Keep your change for Toy Story 4 – you’ve seen all of MIB’s tricks before.

By Stephanie Bal

The last time I saw Men In Black, I listened to Will Smith’s theme song on my Discman afterwards – so things have changed a little. I was going to movie-marathon Men in Black II (2002) and Men in Black 3 (2012) before watching F. Gary Gray’s MIB: International (2019), but I was told I didn’t have to. It’s not MIB 4, it’s international – it’s going to be totally different.

There’s nothing new here. Will Smith has been swapped out for Tessa Thompson and the director has tried to be more special with the special effects. The characters are bland and familiar, and the storyline is old: the overly eager Agent M (Thompson) is partnered with the doesn’t-always-play-by-the-rules Agent H (Hemsworth) and, with the help of a little sidekick, end up saving the world. It’s 114 minutes of meh.

Considering $110 million was poured into this film and we’re 22 years down the road from the original, one would think the future would look a little more futuristic. The charm of the first film in 1997 was that it pushed beyond what was thought possible back then. Now, it’s a CGI-fest without any soul. The movie takes itself too seriously and it’s like it doesn’t know how to loosen up and just have fun, which is kind of disappointing because it doesn’t end up bringing anything innovative or thought-provoking. It’s like the guy who is trying so hard to look and act the part but doesn’t have the charisma to pull it off – awkward. Just be you, MIB. I miss the relaxed cool of Will Smith.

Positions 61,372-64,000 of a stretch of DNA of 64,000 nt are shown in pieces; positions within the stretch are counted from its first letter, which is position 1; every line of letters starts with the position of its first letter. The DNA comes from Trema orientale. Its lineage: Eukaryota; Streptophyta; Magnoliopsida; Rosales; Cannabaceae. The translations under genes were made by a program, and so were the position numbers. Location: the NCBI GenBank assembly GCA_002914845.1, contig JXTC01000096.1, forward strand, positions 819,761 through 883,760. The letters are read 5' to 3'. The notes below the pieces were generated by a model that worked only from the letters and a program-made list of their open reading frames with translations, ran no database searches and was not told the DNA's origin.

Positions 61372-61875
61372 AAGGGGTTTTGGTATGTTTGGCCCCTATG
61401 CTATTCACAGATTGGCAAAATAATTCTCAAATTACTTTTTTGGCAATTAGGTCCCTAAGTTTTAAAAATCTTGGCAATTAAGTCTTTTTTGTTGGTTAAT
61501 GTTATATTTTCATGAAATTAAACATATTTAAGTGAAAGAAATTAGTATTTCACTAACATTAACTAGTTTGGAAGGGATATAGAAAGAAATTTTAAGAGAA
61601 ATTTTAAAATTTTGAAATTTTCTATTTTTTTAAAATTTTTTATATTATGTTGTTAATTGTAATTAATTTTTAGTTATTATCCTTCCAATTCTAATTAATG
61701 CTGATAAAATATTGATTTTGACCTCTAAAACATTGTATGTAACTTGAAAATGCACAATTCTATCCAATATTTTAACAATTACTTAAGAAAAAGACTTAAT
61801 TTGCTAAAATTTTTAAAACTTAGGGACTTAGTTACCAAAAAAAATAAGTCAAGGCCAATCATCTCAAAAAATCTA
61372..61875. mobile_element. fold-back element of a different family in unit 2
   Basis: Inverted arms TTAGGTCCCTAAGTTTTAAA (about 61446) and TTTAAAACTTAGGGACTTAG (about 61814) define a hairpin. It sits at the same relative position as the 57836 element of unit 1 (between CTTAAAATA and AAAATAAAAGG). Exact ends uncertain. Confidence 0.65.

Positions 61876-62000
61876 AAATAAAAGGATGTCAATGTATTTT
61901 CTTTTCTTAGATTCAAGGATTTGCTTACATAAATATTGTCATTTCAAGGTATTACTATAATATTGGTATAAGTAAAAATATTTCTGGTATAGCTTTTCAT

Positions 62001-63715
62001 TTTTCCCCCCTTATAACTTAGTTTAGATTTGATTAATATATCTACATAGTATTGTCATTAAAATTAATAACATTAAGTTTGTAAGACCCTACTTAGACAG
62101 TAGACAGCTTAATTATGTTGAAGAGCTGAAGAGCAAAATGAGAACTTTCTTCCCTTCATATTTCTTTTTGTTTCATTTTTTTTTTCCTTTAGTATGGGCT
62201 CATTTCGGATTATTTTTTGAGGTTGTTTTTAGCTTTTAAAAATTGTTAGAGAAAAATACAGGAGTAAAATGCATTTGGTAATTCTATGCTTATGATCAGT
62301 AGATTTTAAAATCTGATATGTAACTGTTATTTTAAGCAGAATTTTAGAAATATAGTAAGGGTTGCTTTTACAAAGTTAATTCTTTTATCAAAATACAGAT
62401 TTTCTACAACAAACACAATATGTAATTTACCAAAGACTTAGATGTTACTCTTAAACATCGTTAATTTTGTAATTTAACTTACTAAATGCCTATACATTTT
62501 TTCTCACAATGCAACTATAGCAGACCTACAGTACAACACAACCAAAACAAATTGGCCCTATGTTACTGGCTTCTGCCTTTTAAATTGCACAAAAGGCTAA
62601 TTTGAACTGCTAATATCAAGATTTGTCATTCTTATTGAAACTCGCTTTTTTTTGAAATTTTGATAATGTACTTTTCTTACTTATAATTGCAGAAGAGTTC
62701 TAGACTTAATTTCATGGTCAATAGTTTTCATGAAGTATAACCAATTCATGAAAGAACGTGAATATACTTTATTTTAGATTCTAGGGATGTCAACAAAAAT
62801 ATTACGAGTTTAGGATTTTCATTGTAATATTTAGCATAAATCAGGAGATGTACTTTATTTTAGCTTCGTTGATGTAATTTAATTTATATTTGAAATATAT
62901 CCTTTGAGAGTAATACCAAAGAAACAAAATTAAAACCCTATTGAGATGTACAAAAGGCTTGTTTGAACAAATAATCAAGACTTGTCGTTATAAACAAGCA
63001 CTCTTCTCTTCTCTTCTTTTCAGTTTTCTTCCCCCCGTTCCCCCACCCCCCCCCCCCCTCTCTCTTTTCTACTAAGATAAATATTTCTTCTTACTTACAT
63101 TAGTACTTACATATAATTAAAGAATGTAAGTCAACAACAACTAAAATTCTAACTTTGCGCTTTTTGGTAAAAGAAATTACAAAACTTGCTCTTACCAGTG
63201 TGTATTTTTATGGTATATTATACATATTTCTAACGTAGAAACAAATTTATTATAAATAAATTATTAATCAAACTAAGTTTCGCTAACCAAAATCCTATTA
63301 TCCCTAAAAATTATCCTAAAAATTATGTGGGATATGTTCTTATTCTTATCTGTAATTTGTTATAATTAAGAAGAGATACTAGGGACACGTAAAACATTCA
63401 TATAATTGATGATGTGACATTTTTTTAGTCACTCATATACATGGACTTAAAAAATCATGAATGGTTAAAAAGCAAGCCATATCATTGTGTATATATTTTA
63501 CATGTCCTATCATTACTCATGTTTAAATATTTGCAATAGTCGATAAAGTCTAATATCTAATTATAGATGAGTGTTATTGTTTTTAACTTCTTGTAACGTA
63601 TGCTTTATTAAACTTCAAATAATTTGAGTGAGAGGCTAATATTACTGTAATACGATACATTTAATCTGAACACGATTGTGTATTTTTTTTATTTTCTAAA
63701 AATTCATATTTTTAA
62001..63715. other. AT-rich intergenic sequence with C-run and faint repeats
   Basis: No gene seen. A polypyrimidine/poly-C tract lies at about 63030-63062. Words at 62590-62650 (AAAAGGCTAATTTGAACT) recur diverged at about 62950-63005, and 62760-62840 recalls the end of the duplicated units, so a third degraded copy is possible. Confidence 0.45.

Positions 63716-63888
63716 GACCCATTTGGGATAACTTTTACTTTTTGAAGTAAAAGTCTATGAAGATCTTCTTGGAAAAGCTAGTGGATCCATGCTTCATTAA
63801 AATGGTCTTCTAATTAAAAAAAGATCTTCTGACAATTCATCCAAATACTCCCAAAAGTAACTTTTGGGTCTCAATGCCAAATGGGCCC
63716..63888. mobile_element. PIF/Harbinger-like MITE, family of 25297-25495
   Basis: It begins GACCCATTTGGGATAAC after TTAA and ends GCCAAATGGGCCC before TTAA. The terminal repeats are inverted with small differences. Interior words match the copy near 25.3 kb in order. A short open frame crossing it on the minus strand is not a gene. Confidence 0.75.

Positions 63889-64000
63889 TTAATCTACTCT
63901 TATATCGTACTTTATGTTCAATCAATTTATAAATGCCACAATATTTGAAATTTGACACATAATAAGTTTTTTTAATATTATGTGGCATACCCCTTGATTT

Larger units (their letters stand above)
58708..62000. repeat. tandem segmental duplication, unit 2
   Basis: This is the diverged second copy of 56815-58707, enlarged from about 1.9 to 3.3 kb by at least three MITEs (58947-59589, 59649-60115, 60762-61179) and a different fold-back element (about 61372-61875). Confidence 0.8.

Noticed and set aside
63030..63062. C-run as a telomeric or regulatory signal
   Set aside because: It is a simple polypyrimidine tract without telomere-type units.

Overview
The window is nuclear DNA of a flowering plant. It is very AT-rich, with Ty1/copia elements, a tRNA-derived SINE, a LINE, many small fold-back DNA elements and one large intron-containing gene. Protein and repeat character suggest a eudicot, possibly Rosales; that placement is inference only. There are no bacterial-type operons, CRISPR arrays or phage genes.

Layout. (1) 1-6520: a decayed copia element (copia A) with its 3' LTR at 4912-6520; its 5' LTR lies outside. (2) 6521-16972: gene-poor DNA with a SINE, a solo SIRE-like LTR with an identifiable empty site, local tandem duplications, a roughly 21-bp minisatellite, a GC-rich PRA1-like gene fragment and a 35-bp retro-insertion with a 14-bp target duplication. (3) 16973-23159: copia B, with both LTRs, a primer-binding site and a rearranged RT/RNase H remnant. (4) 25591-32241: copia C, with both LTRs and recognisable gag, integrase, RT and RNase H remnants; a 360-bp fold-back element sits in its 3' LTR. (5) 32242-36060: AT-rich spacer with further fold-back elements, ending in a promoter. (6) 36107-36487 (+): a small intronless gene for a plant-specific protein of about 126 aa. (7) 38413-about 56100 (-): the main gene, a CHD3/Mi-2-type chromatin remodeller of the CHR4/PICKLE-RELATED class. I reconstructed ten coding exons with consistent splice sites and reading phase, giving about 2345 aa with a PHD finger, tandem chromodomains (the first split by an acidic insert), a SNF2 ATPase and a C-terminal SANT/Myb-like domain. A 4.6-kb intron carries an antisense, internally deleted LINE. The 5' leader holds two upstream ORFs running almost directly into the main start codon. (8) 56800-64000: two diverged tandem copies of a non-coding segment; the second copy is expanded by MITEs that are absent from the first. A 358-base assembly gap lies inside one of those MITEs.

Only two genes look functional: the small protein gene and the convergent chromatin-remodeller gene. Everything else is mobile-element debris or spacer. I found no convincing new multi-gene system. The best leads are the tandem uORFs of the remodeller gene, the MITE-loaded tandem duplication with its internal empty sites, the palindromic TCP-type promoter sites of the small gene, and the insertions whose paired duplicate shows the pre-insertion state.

There’s a great cast (Liam Neeson, Emma Thompson and the under-utilised Rebecca Ferguson), and any Avengers fans would expect the on-screen chemistry between Tessa Thompson and Chris Hemsworth that they’ve seen before. Unfortunately, unlike their previous films together – Thor: Ragnarok (2017) and Avengers: Endgame (2019) – where they had history and an army of writers, this film just feels thrown together like a McDonald’s salad.

The best part of the movie is the animated Pawny as voiced by Kumail Nanjiani (The Big Sick), but even then, I felt aware that I was being fed comedic lines I was supposed to laugh at. I could only offer a few amused smiles.

The whole point of going to a movie – especially other-worldly movies of this kind – is to escape into something extraordinary and be entertained for a while. The wonderful technological advances of CGI should support the movie, not be the movie. I was constantly reminded that I was watching a movie – like the extremely-fake desert backdrop and I was distracted during the entire scene.

The CGI isn’t bad, it’s just overused. When the majority of the film looks fake, there’s never any real danger because everything around the characters isn’t real. They could have blown the whole block up and I wouldn’t really care because they didn’t take the time to build the stakes, storyline and characters. Character arcs are non-existent – they just feel one thing until they don’t. Like the (very minimal) hostility between Agent H and M is there, until it’s not. And then Hemsworth is staring at Thompson at the end as she walks away as if they’re childhood sweethearts. Give me a break. It’s only believable because it’s so predictable.

In retrospect, this movie is for someone. The woman sitting next to me switched between nibbling popcorn with only her two front teeth from a large bucket (you can imagine how long that took) and laughing even louder than her incessant chewing. I normally walk out of a movie – even a movie I didn’t like all that much – with some kind of heart tug. Most of this movie was forgotten in a flash. Maybe I should have kept a pair of black Ray Bans handy.MIB: International had promise but it doesn’t take the time in its two-hour runtime to get there. It’s a typical sequel movie that can’t live up to its first. Go for two hours of the dreamy Chris Hemsworth, or save your dollars for a movie that’s been killing its sequels and will take you to infinity and beyond.

Catalyst has been the student publication of RMIT University since 1944. We may be older than your parents but we’re still going strong!

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